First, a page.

I have read Jim’s book cover to cover and realize how much our system is compromised from an ideal setup, room acoustics, placement etc. So, I should be frustrated, eh? Not at all. This book is both instructive and aspirational. It affirms much of what we all “know” about getting the best sound from our systems and challenges some of what we all think we know about our systems.
Part of the fun of this book is a few sideline trips down memory lane and the beginnings of high end audio that was unfolding in front of us, the equipment and the times. Jim’s reference to Lafayette Radio stores brought back some wonderful memories of when I was drafted right out of college and after coming out of the Marines in 1971 sold audio in a Lafayette Radio store when quad was all the rage. I expanded the non-Lafayette offerings to where we sold some pretty cool stuff for that time. On days off, I went to the two high end shops in Cleveland to drool over the KLH 9’s, ARC, Thorens, SAE, Dahlquist, Dayton Wright, Quad, Mac, Revox. Magnepan and other beyond my reach equipment of that day. I went on to higher education and a health care career after that but never lost the passion. Jim went on to a higher education in the forefront of some of audio’s best and has obviously learned a great deal in those years. The book offers the reader much in the way of Jim’s experiences, expertise, knowledge of audio setup and even more in terms of his zeal and love for music- putting the correct perspective on the fact that our audio equipment is just the vehicle to the music and not and end game in and of itself. Too, that he favors a setup that achieves the emotions of the music instead of hi-fi “sound effects”. Gives one pause when reading equipment reviews and critiques.
The book is written so that the reader gets the clear impression that Jim is giving his many, many “secret” tips from his vast knowledge base much like the inside information we sometimes got from our best teachers that we knew had insights and revelations well beyond the confines of the course material they were bound to impart. Agree or disagree, there are enough “tips” to satisfy even the most hard core enthusiast. I would take a slightly different perspective from the nice review above to say that even the advanced audio perfectionist will find the book hard to put down –it’s an easy read and there is plenty of information for even the die hard reader. It is a great feeling to have our beliefs affirmed and sometimes even better to be renewed with the cognitive dissonance we feel when our beliefs are challenged.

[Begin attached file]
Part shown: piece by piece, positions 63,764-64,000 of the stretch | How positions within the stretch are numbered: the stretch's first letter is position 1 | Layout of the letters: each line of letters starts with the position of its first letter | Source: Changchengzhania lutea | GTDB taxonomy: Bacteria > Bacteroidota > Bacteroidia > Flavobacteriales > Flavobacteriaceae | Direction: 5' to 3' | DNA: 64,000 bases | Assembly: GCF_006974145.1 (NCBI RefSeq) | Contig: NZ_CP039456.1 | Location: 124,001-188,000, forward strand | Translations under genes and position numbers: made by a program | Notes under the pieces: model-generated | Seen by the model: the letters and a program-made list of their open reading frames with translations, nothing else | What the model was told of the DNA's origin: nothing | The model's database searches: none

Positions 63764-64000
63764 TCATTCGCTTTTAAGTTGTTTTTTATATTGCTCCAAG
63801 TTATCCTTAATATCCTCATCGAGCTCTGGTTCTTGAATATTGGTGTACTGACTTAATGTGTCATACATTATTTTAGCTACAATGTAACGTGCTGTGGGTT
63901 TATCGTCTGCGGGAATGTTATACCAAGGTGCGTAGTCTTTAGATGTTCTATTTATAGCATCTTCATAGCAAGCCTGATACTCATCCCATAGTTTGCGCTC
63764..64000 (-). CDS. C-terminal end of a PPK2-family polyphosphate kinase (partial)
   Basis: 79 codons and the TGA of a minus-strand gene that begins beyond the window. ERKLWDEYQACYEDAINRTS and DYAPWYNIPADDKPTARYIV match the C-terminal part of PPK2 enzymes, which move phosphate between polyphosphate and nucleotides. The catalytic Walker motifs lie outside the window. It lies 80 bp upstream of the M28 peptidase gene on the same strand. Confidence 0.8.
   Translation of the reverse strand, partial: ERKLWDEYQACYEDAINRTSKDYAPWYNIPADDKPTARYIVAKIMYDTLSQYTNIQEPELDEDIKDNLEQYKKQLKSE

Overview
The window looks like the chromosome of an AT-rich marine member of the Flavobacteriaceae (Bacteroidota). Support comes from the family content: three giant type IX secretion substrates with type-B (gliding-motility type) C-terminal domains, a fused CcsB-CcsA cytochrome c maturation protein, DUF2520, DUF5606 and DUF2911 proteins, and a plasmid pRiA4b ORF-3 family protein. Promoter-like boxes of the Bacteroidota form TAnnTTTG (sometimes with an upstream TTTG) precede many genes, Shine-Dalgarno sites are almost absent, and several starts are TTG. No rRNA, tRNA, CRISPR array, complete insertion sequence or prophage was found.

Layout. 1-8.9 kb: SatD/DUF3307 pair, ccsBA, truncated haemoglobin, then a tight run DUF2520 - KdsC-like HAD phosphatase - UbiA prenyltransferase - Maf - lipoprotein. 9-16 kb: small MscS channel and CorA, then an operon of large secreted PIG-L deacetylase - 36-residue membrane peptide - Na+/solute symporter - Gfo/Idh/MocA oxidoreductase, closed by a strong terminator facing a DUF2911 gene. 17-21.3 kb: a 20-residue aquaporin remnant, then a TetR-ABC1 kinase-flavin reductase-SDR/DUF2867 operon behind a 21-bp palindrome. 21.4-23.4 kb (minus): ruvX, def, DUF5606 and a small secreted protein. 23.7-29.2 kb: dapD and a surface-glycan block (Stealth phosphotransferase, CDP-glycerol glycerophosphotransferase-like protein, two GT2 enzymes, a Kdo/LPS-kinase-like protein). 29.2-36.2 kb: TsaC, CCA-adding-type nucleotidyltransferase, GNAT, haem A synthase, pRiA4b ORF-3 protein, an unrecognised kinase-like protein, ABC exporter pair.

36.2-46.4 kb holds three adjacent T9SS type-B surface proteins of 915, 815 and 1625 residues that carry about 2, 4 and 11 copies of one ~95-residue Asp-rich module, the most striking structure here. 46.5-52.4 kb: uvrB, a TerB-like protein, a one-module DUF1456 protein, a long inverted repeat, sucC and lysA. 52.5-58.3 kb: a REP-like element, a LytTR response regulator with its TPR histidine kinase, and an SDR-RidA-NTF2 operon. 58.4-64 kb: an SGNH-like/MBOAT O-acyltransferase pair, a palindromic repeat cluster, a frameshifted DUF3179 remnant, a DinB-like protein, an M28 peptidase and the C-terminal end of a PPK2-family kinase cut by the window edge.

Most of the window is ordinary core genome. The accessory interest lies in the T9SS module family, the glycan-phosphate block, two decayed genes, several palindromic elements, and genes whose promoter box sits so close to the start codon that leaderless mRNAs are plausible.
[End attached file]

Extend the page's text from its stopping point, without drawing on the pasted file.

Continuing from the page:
There are a few areas that I wanted even more information as my interest peaked. Perhaps Jim will write Get Better Sound II and take suggestions for expanded topics in the future.
I can not imagine anyone’s system not benefiting from advice given in this book whether one follows one good tip or dozens. The best part is that for the most part it only requires what we do already- move something around, try a different placement, pay attention to details or minimize a detrimental listening room obstacle. For what we pay for equipment, tweaks (got any sitting in storage anywhere?) gizmos, gadgets, solutions, subscriptions, cables, stands AND music, this book is an inexpensive bargain and you get a career’s worth of knowledge.
I have been fortunate to have had advice and counsel from those I consider to be some of the best in the field, such as Jeff Catalano, Walter Swanbon, Casey McKee Steve Bednarski and on and on and Jim is among THE best out there. I hope that when we get around to building that better room, Jim will still be available to come set it up for us- of course- after I apply the tips I have learned through this book.
Highly Recommended.
Thanks for your insights as well. I enjoyed reading your post and hope others will take advantage of Jim's book. I am keeping mine in my library. In case someone asks me about which piece of equipment they should buy, I will give them the book to read instead!